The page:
Several years ago I attended the 40th birthday party for Robin Finck, the guitarist of Nine Inch Nails. Ten of us were crammed into a small booth in a nondescript restaurant in Sherman Oaks, California. The guy sitting next to me asked: What do you do? Not wanting to play the academic card I said I’m the lead singer and lyricist of the Americana Desolation Punk Rock band Crying 4 Kafka. I write songs like Give Sodomy A Chance. When he stopped laughing he said I’ve written an opera about oral sex. We shook hands and exchanged addresses. His name is Thomas Ades. The Wall Street Journal describes him as one of the most important composers working today. His opera, Powder Her Face, has been performed in the Royal Opera House (London) and the Brooklyn Academy of Music.


Sex is an unending soliloquy, certainly for a Gogolesque academic with decades of study. Envisioning the nexus that dominates the metaphoric center of sex I ultimately inferred that it was reducible to three facts: women get pregnant but men don’t; sex has the capacity for extreme pleasure; and people lie like hell about sex. During a two-day conference at Stanford Law School I happened to mention, as a parenthetical aside, my three-fact epiphany. Michael McConnell, the Stanford Law Professor who organized the conference, suggested that I add one more fact to the list. There’s no such thing as the reasonable person either.



In 2010, Science Magazine did a series of articles on the new Diagnostic and Statistical Manual, the DSM V. Many of the researchers involved in this revision, it was noted, had financial ties to pharmaceutical companies. Other questions were raised as well. Was there enough scientific evidence, for example, to support the diagnoses? More fundamental however was the concern with diagnosis itself. Instead of steadily accumulating and then discarding ephemeral classifications, one article suggested that psychology and psychiatry pay closer attention to the people they treat, and the symptoms that trouble them, than agonizing over a moribund deck of disorders.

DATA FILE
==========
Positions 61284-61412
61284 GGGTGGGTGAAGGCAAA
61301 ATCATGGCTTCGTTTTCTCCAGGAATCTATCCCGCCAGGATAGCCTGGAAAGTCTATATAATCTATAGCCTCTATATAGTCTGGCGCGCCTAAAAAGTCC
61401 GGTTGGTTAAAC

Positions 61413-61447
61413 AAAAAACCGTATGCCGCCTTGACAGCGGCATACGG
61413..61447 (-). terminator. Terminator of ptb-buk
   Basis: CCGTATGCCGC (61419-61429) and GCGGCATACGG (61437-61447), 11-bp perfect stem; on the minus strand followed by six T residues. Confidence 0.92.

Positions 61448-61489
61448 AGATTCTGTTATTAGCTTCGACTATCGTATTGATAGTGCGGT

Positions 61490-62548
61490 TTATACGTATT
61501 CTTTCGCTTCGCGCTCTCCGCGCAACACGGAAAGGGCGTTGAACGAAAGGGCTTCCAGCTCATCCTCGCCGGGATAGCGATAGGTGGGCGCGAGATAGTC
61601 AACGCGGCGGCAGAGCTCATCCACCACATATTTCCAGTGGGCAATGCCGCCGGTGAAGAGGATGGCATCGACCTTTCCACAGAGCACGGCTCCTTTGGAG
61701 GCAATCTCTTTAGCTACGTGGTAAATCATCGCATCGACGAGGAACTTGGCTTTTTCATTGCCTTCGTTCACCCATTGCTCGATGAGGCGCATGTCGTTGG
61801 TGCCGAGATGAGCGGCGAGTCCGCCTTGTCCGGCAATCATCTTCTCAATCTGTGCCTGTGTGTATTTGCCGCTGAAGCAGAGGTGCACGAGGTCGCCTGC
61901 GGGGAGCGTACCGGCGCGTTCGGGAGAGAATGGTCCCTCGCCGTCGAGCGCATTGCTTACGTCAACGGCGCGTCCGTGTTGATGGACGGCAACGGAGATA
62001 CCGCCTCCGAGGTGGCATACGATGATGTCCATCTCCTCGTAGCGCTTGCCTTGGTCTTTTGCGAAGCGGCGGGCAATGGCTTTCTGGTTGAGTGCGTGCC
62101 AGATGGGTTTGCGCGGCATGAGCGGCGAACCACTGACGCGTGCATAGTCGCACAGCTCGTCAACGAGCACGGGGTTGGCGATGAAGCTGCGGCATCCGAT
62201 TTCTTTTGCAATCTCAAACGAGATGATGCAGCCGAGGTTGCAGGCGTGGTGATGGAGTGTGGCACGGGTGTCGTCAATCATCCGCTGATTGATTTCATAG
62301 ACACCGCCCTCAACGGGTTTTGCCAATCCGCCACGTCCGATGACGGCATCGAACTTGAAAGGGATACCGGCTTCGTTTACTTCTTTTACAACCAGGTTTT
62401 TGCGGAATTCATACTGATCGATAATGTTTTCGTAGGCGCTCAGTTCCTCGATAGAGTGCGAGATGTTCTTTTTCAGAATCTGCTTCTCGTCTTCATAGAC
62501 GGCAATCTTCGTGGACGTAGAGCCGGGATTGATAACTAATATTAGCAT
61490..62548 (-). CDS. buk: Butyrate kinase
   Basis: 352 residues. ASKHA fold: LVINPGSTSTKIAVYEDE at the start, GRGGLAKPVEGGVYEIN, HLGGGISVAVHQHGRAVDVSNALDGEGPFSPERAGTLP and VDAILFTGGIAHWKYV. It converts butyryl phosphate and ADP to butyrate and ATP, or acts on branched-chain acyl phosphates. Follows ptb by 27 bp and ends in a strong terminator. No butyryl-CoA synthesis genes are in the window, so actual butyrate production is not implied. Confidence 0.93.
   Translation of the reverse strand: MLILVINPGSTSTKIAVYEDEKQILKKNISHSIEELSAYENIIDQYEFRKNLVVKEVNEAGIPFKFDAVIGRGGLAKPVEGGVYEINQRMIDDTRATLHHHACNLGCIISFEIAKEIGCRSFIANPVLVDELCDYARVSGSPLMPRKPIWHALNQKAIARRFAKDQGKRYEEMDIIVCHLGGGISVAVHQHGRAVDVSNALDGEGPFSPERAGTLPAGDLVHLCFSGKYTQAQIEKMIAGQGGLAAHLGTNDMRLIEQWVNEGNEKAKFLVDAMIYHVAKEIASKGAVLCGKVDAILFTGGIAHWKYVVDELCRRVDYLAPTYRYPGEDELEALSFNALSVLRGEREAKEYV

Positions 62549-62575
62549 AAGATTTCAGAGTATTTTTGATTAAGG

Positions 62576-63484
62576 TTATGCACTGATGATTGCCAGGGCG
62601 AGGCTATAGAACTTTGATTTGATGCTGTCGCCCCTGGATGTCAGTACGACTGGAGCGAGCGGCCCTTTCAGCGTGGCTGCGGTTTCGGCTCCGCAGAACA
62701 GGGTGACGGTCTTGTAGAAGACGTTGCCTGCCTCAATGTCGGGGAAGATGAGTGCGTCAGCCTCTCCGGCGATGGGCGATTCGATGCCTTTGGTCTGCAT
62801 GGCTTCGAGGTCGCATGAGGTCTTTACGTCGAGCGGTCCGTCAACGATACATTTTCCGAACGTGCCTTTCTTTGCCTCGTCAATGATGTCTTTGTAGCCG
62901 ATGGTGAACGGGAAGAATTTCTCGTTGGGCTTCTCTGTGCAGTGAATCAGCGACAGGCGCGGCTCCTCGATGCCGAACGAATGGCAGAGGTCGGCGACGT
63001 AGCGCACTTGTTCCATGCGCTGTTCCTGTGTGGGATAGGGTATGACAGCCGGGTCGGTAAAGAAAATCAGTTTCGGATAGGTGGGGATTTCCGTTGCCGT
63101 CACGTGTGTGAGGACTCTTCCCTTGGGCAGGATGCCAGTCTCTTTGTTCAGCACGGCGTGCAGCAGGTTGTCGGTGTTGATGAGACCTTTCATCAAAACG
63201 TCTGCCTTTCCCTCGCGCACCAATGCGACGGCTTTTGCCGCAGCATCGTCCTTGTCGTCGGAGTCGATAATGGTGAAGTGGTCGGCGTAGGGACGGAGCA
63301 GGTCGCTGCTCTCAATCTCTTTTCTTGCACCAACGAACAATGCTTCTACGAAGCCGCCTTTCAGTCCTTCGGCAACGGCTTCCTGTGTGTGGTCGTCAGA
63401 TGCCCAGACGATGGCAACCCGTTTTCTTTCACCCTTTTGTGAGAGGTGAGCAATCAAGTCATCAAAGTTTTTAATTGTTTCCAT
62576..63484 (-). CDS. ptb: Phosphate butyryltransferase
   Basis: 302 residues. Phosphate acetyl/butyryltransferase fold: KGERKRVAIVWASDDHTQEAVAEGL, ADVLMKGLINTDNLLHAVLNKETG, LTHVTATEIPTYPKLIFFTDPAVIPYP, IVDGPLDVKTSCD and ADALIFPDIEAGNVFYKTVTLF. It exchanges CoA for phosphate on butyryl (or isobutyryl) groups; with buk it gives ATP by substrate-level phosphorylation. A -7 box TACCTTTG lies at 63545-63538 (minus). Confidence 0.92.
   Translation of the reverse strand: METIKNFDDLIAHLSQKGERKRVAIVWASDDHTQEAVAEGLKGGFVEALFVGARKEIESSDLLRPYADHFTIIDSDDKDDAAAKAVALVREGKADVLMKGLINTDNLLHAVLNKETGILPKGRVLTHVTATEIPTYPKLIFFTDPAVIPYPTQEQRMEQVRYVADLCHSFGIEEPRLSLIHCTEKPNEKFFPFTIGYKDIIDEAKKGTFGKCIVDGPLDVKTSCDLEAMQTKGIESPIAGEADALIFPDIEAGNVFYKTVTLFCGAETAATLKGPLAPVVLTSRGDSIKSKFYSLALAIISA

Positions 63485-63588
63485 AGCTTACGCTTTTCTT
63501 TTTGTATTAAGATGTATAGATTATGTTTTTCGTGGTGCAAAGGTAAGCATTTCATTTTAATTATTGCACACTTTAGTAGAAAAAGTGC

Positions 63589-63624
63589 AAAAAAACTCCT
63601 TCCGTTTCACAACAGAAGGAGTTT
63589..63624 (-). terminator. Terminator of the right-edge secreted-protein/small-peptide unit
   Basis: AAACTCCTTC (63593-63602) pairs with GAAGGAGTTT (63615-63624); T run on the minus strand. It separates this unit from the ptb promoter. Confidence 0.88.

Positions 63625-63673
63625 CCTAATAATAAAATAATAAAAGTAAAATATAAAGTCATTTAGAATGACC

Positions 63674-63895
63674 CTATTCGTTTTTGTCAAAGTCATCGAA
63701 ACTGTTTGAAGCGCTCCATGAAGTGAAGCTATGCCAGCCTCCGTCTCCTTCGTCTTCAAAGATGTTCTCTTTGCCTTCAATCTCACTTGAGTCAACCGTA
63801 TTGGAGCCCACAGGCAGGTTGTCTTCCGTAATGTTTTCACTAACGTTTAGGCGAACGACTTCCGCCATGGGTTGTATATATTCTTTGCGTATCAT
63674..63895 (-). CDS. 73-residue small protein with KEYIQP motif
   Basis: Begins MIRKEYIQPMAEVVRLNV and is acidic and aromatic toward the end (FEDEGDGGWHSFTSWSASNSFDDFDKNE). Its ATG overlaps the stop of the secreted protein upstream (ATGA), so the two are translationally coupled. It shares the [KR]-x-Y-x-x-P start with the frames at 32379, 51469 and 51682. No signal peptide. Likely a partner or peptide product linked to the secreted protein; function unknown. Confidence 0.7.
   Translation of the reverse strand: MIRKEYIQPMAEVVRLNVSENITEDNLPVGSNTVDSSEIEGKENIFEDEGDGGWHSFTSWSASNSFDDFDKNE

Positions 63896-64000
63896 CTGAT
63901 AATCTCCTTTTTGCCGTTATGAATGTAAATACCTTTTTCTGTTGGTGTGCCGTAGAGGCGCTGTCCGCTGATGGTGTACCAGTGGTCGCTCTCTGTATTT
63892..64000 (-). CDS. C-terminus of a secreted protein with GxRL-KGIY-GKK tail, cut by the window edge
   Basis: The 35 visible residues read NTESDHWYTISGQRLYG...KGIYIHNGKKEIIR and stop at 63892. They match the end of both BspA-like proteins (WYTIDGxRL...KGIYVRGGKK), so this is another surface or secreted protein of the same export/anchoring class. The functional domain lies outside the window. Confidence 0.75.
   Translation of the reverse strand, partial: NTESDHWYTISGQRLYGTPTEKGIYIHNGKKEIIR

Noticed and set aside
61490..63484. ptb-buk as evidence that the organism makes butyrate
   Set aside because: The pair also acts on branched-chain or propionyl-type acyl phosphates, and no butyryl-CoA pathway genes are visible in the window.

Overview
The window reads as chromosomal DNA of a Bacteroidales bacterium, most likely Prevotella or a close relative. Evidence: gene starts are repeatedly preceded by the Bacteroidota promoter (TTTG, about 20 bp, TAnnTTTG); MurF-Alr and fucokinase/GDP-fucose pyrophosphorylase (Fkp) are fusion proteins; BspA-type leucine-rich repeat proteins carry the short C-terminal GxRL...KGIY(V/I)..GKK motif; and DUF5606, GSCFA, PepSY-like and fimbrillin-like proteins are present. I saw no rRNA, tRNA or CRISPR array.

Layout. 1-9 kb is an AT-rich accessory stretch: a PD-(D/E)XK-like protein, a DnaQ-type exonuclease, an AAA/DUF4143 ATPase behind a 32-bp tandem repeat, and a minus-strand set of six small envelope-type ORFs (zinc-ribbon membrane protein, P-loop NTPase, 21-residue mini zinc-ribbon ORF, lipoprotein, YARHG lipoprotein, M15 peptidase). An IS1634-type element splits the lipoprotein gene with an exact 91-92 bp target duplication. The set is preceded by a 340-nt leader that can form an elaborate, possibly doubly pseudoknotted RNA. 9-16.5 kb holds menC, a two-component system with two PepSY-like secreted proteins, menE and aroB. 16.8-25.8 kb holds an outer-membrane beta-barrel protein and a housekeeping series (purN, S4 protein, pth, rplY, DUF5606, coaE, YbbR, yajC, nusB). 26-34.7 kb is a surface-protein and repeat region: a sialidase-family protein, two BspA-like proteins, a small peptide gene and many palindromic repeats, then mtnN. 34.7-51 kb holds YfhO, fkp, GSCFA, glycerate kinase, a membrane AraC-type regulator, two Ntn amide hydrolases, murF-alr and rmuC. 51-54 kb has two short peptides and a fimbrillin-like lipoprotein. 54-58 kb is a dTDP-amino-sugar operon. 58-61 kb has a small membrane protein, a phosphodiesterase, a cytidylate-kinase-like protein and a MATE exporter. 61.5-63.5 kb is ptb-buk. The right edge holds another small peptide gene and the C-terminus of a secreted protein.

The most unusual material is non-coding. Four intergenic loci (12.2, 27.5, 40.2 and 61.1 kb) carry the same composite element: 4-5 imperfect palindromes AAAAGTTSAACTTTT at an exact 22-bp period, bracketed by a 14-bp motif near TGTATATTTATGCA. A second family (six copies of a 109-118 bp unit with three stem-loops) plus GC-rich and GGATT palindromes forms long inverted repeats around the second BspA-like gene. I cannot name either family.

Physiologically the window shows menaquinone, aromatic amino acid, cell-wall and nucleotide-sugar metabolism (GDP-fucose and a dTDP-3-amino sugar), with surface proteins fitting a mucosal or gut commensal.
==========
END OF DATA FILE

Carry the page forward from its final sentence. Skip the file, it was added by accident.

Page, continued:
I saw an Ouija board at a vintage store, Artifact, on Division Street in Portland Oregon. The board looked guileless and abandoned. Then I found myself thinking about the composer John Cage and the poet James Merrill. Merrill wrote Changing Light at Sandover in homage to an Ouija board; Cage composed Music of Changes sparked by the I Ching. Both strategies seemed jejune to me. I never resonated with Merrill’s poems, they aren’t especially visceral, and though I admired Cage for many reasons, the I Ching, no less than the Ouija Board, seemed like artifice to me. I prefer messy representations drawn from the frieze of memories and associations, coupled with the serendipity of human consciousness.


Once upon a time, psychologists spun intricate webs of theory, concocted of equal parts fact and fiction. Now, bubbling with exultations, a new era has arisen, whereby evidence-based rules supreme. Progress no doubt, but a bit disingenuous too, certainly for a discipline that steadfastly refuses to publish null results. Perhaps, instead, it would be more accurate to say that the true clarion call of the new centurions of psychological research is something on the order of carefully manicured evidence, though admittedly it doesn’t have quite the same punch as its evidenced-based counterpart. If marketing of psychological research is the objective, evidence-based is surely the way to go. If accuracy were the goal, more humility would do the profession well.